Tyler Folsom, a University of Washington Bothell affiliate professor in computing and software systems, is working to promote the use of self-driving bicycles. A 75,000 grant from Amazon Catalyst, an initiative by the Seattle-based online retailer and UW’s collaborative innovation hub CoMotion has enabled him to hire five interns plus a visiting scholar. The group is experimenting with installing electronics, batteries and mechanical gear on two former recumbent tricycles. Last summer, they were successfully able to remotely instruct the vehicle to make a circle.
Small autonomous electric vehicles that can be recharged through solar or wind power might be used in public transportation, like a self-driving taxi system. Such vehicles should be able to operate with minimal regulations and costs per autonomous bicycle should be able to be kept under $10,000. In future, Folsom hopes to provide autonomous capability to the ELF, built by the Organic Transit Company of Durham, North Carolina. It’s a solar and pedal-powered electric vehicle with an egg-shaped shell that can carry a couple of people.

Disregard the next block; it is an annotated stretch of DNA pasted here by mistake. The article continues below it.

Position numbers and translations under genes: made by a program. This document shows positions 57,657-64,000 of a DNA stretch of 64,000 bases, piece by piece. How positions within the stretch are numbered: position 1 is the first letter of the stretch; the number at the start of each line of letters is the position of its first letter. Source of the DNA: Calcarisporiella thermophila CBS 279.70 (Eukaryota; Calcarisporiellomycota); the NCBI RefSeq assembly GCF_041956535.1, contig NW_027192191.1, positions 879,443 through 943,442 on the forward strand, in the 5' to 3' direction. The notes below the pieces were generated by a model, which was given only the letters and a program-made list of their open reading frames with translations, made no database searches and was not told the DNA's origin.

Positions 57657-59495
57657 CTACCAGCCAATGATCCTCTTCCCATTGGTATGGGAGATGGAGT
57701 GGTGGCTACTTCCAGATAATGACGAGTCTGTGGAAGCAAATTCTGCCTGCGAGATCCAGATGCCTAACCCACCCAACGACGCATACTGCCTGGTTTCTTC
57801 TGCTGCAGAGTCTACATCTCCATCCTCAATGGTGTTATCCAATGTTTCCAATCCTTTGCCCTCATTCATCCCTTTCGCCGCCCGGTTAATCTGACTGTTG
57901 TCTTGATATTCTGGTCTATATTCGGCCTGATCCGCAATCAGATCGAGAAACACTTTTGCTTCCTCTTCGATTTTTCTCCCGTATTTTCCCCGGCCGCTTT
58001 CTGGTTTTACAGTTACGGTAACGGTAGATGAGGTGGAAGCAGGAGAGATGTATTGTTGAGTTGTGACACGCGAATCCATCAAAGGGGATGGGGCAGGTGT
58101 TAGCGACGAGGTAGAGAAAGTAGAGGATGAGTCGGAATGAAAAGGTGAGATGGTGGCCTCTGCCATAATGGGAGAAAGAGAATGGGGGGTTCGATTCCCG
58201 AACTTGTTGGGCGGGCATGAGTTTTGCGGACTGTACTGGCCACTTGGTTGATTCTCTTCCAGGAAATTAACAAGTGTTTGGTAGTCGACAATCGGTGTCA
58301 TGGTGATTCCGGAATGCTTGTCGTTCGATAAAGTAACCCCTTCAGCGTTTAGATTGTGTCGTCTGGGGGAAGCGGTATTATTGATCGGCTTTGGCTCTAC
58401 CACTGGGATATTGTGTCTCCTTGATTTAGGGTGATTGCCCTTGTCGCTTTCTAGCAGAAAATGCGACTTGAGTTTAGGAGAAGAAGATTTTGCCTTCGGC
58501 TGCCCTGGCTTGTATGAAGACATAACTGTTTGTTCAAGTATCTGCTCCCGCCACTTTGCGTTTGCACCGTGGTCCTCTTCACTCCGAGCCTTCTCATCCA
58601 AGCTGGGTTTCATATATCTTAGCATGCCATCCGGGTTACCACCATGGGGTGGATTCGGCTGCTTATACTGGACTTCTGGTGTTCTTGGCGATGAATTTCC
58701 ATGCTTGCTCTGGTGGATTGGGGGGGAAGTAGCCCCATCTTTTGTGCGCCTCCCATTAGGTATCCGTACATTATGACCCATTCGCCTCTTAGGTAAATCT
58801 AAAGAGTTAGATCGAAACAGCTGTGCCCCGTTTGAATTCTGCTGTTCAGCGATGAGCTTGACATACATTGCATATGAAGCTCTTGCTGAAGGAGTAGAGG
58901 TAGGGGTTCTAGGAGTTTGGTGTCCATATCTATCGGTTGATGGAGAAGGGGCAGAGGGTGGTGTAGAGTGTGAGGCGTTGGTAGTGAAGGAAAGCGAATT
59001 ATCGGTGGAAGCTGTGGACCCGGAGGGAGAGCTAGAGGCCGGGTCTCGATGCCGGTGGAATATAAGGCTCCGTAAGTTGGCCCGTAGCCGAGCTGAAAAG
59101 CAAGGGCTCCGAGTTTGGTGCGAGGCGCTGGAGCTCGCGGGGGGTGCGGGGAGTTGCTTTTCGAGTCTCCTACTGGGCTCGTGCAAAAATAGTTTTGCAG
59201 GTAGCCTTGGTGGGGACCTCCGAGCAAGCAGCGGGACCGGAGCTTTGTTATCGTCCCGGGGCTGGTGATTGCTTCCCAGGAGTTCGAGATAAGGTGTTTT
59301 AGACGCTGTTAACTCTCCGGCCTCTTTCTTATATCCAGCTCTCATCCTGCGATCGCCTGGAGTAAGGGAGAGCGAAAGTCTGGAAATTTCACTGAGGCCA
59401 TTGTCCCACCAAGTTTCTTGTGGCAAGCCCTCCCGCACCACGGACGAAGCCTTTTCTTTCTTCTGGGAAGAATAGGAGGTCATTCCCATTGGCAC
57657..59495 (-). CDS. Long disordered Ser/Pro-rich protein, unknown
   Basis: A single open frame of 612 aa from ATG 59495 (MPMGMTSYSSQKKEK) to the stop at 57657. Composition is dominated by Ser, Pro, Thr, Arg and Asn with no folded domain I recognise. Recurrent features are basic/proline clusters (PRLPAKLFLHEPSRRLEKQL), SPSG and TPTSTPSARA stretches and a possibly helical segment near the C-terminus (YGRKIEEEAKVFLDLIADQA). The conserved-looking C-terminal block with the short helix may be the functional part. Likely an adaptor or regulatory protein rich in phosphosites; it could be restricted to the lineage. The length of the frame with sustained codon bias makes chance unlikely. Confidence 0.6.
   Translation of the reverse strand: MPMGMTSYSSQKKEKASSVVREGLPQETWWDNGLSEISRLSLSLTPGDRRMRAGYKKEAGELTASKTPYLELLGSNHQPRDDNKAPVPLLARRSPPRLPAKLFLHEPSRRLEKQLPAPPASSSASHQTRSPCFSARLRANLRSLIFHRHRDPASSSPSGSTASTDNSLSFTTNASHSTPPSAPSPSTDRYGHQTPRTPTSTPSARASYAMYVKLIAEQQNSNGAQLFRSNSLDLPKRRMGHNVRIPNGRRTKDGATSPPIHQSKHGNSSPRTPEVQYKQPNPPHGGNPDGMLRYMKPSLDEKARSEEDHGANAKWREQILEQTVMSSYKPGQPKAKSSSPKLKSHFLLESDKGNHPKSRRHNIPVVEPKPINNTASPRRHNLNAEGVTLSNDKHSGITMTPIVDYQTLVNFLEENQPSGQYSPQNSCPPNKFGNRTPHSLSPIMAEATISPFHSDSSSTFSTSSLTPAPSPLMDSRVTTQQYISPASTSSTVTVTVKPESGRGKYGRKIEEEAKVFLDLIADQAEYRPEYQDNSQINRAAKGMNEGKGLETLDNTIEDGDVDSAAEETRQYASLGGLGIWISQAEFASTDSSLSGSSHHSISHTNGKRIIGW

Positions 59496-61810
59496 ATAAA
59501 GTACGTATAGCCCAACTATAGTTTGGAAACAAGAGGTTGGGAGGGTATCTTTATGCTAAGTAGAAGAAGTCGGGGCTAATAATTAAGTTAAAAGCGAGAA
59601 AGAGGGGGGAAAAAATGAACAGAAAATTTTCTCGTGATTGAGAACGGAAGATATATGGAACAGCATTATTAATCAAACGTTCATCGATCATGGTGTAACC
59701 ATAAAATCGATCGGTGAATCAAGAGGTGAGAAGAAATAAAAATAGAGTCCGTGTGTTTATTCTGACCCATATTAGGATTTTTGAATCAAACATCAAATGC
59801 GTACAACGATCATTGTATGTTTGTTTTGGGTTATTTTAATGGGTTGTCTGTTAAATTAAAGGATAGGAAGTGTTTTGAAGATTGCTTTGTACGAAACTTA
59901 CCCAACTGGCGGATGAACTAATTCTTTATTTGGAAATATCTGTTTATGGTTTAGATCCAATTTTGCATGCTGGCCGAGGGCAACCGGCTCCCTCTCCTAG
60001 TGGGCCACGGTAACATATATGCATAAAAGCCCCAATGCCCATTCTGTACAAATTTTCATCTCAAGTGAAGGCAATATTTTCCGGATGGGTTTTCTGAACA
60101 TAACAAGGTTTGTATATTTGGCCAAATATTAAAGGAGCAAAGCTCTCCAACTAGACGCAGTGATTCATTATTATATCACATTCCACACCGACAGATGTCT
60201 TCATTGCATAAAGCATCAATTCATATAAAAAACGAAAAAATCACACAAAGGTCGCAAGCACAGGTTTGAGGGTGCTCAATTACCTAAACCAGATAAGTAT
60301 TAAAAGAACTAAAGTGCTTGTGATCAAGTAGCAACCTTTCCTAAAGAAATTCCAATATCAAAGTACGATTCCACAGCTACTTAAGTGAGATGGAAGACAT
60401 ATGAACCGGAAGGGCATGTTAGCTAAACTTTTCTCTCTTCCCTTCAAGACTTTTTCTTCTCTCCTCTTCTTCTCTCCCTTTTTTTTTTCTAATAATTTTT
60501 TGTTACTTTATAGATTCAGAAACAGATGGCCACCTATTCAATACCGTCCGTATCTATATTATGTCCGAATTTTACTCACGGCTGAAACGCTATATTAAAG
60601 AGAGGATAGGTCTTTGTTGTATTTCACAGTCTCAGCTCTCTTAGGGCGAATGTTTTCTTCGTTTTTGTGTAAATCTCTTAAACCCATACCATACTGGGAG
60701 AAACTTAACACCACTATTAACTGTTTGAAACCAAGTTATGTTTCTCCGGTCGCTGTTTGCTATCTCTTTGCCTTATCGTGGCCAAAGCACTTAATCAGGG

Folsom states that self-driving bikes could have a global impact in several ways. They would cost far less than a self-driving car and could significantly improve safety and speed up local transportation in a city.
“The big thing for me is the effect this could have on global warming. If we can push transportation in this direction – very light vehicles – it’s a major win for the environment,” says Folsom, who rides an electric bike and drives an electric car himself. “I want to have the technology that lets people make that choice if we decide, yes, by the way, survival would be a nice thing.”